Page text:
A great team-building exercise, our job-swap evening also highlighted for all of us at Descriptive Video Works how much time and dedication goes into describing movies and TV for the blind. Closed Captioning is mandatory on all programming whereas only a small percentage of descriptive video is mandatory. Whereas Closed Captioning can be produced at a rapid rate, descriptive video requires a very different set of skills and a lot more time and dedication. Since it takes more to produce, does this mean it should be any less important when there are more than 30 million people in North America alone who can benefit from described video? We think not. If you’d like to see more programming available for the blind, you can help by introducing to your friends to what we do at Descriptive Video Works because as we discovered with our job-swap this week, there’s a lot to gain from sharing one another’s experiences.

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Academy Originals Spotlights Described Video

This month The Academy of Motion Picture Arts and Sciences (AMPAS), the folks better known for The Oscars, launched a new documentary webseries, Academy Originals,  highlighting and celebrating various aspects of the movies and the movie making process. The first three short films in the series premiered last week and one of them is of particular interest all of us here at Descriptive Video Works as it focuses on something near and dear to us.

Here’s the film, it’s well worth your time checking it out.

Not Much To See – How The Blind Enjoy Movies does a great job of capturing what makes described video such an important service as well as what it means to the blind to be able to enjoy something most of us take for granted.  Every single one of us has a treasured memory of sitting in a darkened movie theater and delighting as larger than life images flickered before our eyes, inspiring, informing, entertaining and in many cases transporting us to far off places beyond our imagination. There are some who dismiss the need for greater accessibility in media (be it described video for the blind or closed captioning for the deaf and hard of hearing) as being a needless service that only caters to a minority. However, there are more than 20 million people affected by serious vision loss in the United States alone. According to the World Health Organization, in 2013 there were 39 million people worldwide who were legally blind and 246 million with significant low vision. That’s 285 million people around the world who cannot experience the magic of the movies.

During our many years providing descriptive video we have made more than 800 movies accessible to the blind. Here are just a FEW of those movies:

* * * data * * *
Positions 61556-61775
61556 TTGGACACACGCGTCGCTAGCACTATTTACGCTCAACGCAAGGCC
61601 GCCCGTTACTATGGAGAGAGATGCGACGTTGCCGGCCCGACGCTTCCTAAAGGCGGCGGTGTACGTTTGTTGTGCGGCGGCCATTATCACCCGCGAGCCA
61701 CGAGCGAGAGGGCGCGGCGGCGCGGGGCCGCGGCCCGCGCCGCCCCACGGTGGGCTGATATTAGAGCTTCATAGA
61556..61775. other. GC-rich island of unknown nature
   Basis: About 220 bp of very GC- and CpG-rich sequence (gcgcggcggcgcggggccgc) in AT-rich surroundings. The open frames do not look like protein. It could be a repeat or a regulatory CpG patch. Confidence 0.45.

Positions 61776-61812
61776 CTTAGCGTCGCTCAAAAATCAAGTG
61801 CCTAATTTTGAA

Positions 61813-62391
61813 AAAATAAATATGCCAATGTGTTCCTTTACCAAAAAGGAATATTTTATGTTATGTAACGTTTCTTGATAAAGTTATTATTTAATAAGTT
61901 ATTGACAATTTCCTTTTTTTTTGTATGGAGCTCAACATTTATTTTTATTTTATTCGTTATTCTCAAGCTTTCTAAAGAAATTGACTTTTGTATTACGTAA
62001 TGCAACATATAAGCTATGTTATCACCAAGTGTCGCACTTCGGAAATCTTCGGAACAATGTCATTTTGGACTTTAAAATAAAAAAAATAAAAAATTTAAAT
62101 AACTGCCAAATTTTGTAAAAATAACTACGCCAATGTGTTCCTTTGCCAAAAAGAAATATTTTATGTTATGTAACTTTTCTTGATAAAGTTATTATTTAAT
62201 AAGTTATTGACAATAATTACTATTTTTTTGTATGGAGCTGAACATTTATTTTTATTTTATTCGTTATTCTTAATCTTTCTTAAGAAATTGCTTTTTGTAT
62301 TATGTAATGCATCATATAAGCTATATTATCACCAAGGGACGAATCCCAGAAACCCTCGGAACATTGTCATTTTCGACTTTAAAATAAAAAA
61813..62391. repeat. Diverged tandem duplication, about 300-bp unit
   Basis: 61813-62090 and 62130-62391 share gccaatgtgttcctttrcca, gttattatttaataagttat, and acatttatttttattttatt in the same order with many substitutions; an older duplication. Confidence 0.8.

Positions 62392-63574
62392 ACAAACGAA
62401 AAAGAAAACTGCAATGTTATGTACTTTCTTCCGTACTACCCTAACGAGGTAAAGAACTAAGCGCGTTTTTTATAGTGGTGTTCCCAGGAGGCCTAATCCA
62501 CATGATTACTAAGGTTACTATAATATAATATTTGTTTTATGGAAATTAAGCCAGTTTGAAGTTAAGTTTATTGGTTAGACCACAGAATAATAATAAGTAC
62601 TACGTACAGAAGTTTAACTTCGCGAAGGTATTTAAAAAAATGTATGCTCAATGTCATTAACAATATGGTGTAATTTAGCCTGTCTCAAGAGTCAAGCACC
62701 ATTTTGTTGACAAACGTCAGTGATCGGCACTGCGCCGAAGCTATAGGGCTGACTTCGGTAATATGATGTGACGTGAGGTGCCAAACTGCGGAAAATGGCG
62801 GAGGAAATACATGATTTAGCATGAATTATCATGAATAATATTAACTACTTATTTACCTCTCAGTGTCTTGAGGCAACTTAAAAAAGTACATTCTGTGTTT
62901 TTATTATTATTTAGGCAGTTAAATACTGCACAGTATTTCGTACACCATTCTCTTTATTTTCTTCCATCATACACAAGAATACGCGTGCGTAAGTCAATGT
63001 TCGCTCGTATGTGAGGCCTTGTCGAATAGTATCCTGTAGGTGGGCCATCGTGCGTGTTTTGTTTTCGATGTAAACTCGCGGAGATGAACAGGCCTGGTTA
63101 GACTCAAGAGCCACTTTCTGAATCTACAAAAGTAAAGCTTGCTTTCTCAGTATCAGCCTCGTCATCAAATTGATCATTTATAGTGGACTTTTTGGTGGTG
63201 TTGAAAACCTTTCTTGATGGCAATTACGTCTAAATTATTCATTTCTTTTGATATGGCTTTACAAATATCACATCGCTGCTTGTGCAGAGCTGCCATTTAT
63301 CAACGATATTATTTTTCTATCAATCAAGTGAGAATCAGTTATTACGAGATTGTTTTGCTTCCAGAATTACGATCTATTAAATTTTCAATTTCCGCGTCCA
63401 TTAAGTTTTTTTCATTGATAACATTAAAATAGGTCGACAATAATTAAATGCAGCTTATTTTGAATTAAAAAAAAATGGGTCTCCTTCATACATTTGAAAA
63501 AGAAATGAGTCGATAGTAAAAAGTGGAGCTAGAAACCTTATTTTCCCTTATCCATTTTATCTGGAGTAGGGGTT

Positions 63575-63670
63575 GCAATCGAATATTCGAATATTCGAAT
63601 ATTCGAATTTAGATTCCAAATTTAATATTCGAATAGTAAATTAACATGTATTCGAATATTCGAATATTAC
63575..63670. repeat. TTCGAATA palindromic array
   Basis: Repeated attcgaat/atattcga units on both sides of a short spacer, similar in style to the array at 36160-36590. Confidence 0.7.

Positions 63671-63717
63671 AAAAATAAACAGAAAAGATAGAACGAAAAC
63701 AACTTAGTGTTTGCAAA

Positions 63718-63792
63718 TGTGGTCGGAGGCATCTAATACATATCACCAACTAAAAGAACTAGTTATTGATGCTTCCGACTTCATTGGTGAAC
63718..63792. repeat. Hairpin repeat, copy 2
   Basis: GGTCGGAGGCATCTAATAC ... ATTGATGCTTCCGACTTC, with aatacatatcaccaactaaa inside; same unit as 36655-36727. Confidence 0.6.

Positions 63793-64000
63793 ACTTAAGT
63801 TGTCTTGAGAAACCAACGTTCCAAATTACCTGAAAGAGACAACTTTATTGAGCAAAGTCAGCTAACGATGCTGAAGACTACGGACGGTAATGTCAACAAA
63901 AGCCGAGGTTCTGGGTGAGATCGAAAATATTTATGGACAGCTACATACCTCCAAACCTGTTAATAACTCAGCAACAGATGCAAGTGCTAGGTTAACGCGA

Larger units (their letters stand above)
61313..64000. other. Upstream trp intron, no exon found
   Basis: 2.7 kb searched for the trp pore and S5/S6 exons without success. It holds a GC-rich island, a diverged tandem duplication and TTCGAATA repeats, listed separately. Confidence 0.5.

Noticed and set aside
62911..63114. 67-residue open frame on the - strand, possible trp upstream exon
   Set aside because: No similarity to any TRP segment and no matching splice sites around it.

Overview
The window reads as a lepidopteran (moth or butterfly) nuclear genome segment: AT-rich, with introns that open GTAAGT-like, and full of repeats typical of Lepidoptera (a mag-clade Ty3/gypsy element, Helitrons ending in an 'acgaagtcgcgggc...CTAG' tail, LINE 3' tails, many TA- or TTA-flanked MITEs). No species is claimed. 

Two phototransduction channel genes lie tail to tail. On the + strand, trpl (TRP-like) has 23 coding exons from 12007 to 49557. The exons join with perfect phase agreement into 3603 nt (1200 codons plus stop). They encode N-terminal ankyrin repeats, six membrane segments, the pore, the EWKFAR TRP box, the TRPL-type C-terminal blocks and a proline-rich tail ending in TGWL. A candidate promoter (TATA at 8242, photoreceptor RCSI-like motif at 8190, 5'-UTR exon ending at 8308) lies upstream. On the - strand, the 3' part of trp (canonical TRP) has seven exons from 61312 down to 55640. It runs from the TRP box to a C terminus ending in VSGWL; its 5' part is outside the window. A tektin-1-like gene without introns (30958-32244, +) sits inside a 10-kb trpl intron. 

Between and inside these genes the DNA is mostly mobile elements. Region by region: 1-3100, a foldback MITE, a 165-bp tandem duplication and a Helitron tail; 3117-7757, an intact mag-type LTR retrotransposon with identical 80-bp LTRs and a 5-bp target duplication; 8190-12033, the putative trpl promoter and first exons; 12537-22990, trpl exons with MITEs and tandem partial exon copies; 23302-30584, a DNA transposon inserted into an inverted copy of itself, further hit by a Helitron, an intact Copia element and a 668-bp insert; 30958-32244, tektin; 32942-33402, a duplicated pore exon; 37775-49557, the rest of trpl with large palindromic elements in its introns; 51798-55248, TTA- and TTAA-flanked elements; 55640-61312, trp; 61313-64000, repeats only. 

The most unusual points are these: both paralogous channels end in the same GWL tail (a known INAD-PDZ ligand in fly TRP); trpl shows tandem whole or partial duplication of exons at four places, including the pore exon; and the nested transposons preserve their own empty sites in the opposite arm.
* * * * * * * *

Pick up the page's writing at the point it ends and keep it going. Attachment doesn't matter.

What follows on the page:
A Fish Called Wanda, Analyze This, Before Sunrise, Brazil, The Bridges Of Madison County, Castaway, Catch Me If You Can, Crimes And Misdemeanors, Die Hard, Do The Right Thing, Father Of The Bride, Fight Club, Forrest Gump, The Fugitive, Hard Days Night, JFK, Kramer vs Kramer, Leaving Las Vegas, Mississippi Burning, My Beautiful Laundrette, Rebel Without A Cause, Roxanne, Something About Mary, Speed, Stand By Me, The Color Purple, The French Connection, The Full Monty, The Thing, The Client, Twelve Angry Men, Who’s Afraid of Virginia Wolf, White Christmas, X-Men, Zulu…

…and many, many more!

All of these movies are generally regarded as classics in their genre and it has been both a delight and an extremely rewarding challenge for us to be able to bring these films to life for those with low vision. The power of the image, especially the moving image, has left an indelible mark on our culture over the past 100 years and nobody should be denied access to it especially when as a society we have the means to ensure that nobody is excluded. Through quality writing, voice recording and audio mixing  we remain committed to providing the very best audio description in the business. Shockingly, we still encounter people on a daily basis who are completely unaware of video description. Their reaction is much like what Melissa Hudson of blindgirl.net says in Not Much To See – “Blind people don’t go to the movies!” As such, we also remain committed to spreading the word concerning the importance of descriptive video. We encourage you to do the same. Share, Like, Retweet, etc. Inform, illuminate and help us make a difference.

It is our hope that the day will come when all movies and television includes described video as standard. We applaud the Academy of Motion Pictures Arts and Sciences for launching their new online series with an episode that highlights described video services and its importance to the blind. The magic of the movies will continue to captivate the world, lets all do what we can to ensure that nobody is left out from experiencing that magic.

Crowd watching a movie

You can check out the other Academy Originals webseries episodes via their youtube channel here. Future episodes will be featuring Academy members such as writer-director Paul Haggis, producer Kathleen Kennedy and filmmaker Ava Duvernay.

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Filed under Described Shows, Industry News, Vision Impairment